|1||Warren S. McCulloch|
|A Logical Calculus of the Ideas Immanent in Nervous Activity|
|2||Alan M. Turing||Computing Machinery and Intelligence|
|3||John R. Searle||Minds, Brains and Programs|
|4||Margaret A. Boden||Escaping from the Chinese Room|
Herbert A Simon
|Computer Science as Empirical Enquiry|
|6||David C. Marr||Artificial Intelligence: A Personal View|
|7||Daniel C. Dennett||Cognitive Wheels: The Frame Problem of AI|
|8||Patrick J. Hayes||The Naive Physics Manifesto|
|9||Drew McDermott||A Critique of Pure Reason|
|10||Aaron Sloman||Motives, Mechanisms and Emotions|
|11||Geoffrey E. Hinton|
David E. Rumelhart
|12||Andy Clark||Connectionism, Competence and Explanation|
|13||Hubert L. Dreyfus|
Stuart E. Dreyfus
|Making a Mind Versus Modellng the Brain: Artificial Intelligence at a Branch Point|
|14||Paul M.Churchland||Some Reductive strategies in Cognitive Neurobiology|
|15||Adrian Cussins||The Connectionist Construction of Concepts|
She considers the main division in AI to be between "GOFAI" (Good Old Fashioned AI) and Connectionism, claiming that both have a common ancestry in the paper by McCulloch and Pitts in Chapter 1. This reflects Boden's perception of AI as a part of cognitive science concerned with the modelling of mental phenomena, rather than (say) as an engineering enterprise attaching no special significance to the structure of the brain.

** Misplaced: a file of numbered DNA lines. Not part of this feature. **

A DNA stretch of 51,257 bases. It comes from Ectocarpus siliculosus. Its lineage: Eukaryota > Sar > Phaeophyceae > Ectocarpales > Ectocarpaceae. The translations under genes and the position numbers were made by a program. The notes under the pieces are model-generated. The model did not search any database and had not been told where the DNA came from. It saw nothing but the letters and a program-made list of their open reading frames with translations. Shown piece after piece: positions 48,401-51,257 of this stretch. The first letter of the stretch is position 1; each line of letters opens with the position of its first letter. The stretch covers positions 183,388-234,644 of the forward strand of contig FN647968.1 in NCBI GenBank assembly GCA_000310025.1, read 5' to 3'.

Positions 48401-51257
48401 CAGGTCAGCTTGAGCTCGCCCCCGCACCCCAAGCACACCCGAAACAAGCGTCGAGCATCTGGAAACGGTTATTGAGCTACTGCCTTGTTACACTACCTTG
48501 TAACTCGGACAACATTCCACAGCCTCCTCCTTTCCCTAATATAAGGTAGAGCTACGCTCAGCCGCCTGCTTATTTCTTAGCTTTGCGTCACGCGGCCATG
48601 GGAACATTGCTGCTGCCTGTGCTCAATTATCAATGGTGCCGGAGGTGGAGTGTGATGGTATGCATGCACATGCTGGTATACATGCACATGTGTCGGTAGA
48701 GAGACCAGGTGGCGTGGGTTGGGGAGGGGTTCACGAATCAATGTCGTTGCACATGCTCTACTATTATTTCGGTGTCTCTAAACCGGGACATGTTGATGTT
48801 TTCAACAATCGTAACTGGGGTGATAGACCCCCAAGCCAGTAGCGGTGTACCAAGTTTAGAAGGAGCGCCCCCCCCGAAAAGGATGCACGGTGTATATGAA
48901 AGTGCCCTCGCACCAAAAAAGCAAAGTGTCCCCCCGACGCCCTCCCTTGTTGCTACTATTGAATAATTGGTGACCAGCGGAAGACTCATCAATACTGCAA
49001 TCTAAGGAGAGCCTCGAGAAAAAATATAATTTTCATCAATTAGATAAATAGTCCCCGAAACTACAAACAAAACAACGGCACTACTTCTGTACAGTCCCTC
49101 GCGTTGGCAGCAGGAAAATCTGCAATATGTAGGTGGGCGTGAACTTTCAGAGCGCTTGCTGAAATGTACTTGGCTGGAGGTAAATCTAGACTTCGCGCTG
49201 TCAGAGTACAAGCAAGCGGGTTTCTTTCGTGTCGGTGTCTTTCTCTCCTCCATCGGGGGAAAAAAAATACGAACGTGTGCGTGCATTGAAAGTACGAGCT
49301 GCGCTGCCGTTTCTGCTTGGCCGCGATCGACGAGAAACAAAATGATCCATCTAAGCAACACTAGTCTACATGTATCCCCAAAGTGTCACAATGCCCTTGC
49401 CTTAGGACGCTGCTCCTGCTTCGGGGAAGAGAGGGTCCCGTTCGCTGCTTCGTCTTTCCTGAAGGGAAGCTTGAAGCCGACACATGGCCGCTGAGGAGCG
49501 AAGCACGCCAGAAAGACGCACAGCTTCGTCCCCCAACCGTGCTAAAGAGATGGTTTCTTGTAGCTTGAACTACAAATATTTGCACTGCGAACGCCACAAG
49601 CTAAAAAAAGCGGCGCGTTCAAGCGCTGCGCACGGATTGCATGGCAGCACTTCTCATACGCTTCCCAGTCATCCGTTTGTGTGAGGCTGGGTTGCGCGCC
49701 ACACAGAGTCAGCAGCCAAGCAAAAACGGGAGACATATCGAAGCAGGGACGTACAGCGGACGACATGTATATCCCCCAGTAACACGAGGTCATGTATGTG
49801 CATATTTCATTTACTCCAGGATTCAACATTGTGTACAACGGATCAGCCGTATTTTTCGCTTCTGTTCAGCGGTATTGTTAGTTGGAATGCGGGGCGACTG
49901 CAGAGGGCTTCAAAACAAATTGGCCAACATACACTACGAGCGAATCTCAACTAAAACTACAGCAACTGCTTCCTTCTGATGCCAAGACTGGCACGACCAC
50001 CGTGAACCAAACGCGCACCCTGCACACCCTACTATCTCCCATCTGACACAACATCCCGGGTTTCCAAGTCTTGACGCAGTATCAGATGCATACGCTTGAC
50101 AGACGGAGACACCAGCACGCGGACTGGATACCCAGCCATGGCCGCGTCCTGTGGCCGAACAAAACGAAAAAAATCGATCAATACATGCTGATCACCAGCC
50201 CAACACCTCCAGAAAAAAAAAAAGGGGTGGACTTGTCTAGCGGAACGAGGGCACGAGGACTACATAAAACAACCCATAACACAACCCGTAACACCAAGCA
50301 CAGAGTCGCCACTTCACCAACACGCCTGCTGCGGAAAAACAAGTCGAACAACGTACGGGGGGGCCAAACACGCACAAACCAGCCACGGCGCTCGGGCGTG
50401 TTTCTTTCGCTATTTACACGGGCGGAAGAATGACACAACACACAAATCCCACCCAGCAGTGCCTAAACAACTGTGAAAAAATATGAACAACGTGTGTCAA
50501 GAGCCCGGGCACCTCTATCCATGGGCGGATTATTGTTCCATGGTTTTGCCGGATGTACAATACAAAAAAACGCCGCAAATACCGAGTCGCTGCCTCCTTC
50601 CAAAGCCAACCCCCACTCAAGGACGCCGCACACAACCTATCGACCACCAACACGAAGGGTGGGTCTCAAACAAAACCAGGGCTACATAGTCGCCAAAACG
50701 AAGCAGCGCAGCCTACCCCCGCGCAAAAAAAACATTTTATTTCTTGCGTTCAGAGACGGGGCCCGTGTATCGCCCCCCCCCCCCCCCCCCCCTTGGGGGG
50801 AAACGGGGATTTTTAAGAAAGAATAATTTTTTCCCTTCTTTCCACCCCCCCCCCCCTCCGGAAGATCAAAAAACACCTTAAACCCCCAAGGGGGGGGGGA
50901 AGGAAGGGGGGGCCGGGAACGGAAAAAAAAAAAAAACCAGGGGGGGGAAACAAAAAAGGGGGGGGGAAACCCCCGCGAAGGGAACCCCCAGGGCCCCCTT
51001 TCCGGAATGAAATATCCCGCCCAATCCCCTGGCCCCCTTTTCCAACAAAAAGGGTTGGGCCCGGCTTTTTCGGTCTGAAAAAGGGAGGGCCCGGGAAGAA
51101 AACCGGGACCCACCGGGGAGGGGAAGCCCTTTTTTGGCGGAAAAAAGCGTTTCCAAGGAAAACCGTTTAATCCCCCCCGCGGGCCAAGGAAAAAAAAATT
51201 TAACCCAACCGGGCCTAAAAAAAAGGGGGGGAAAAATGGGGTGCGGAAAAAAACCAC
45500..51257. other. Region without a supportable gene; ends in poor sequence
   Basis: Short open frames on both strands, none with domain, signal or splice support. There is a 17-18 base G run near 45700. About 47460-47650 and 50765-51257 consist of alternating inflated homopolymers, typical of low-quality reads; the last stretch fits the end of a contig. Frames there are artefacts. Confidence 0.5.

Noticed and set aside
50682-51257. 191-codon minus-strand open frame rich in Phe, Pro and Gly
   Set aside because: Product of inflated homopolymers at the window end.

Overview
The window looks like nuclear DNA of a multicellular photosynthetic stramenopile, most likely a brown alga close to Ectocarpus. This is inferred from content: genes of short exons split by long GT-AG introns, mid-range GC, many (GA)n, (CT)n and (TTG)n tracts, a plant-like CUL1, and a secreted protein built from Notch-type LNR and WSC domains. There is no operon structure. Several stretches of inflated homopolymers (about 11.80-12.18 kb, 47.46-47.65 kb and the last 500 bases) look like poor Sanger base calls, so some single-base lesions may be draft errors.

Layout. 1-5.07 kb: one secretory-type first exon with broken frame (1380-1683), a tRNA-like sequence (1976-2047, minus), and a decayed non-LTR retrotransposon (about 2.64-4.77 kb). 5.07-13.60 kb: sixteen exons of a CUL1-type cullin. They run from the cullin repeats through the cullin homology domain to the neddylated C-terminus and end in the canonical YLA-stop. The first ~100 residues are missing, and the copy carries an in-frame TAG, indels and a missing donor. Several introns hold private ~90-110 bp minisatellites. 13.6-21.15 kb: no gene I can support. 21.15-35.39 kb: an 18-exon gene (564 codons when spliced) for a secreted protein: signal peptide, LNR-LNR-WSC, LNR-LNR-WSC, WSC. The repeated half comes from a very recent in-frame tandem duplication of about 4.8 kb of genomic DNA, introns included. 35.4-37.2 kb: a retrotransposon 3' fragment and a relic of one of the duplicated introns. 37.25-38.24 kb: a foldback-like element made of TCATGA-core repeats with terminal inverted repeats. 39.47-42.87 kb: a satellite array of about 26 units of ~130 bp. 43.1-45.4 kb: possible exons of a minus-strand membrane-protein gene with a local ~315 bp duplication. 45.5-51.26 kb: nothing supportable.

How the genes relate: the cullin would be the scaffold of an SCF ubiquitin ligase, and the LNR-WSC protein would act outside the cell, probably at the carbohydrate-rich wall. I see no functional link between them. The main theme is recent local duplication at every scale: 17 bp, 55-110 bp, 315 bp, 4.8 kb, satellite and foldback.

Having discussed the significance of the McCulloch and Pitt paper Margaret moves on (or rather back) to Turing's paper (chapter 2), briefly describing the "Turing Test".
Three kinds of objection to Turings position are mentioned:
Moving on from the criticisms of Turing, we come to the paper by Newell and Simon, in Chapter 4, where the concept of a Physical-Symbol System is introduced. In this paper computer science is characterised as empirical enquiry.